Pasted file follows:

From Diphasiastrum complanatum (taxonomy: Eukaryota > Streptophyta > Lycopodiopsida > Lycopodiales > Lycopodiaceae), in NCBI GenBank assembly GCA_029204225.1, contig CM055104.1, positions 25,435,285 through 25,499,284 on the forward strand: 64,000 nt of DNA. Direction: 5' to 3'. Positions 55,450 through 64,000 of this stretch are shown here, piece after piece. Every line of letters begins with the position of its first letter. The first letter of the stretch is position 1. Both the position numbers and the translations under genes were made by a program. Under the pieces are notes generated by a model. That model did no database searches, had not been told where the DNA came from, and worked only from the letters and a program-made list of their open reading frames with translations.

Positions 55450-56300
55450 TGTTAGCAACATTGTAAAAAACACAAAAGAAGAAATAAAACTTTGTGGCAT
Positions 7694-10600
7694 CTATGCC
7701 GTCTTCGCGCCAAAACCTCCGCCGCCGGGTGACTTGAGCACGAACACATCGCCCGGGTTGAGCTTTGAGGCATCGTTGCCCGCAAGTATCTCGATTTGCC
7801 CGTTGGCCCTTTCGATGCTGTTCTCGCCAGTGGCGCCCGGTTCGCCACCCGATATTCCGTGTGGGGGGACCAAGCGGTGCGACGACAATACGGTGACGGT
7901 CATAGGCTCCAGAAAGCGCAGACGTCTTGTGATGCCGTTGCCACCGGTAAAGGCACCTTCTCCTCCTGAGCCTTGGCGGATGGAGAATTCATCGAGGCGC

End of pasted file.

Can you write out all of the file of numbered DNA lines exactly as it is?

From Diphasiastrum complanatum (taxonomy: Eukaryota > Streptophyta > Lycopodiopsida > Lycopodiales > Lycopodiaceae), in NCBI GenBank assembly GCA_029204225.1, contig CM055104.1, positions 25,435,285 through 25,499,284 on the forward strand: 64,000 nt of DNA. Direction: 5' to 3'. Positions 55,450 through 64,000 of this stretch are shown here, piece after piece. Every line of letters begins with the position of its first letter. The first letter of the stretch is position 1. Both the position numbers and the translations under genes were made by a program. Under the pieces are notes generated by a model. That model did no database searches, had not been told where the DNA came from, and worked only from the letters and a program-made list of their open reading frames with translations.

Positions 55450-56300
55450 TGTTAGCAACATTGTAAAAAACACAAAAGAAGAAATAAAACTTTGTGGCAT
Positions 7694-10600
7694 CTATGCC
7701 GTCTTCGCGCCAAAACCTCCGCCGCCGGGTGACTTGAGCACGAACACATCGCCCGGGTTGAGCTTTGAGGCATCGTTGCCCGCAAGTATCTCGATTTGCC
7801 CGTTGGCCCTTTCGATGCTGTTCTCGCCAGTGGCGCCCGGTTCGCCACCCGATATTCCGTGTGGGGGGACCAAGCGGTGCGACGACAATACGGTGACGGT
7901 CATAGGCTCCAGAAAGCGCAGACGTCTTGTGATGCCGTTGCCACCGGTAAAGGCACCTTCTCCTCCTGAGCCTTGGCGGATGGAGAATTCATCGAGGCGC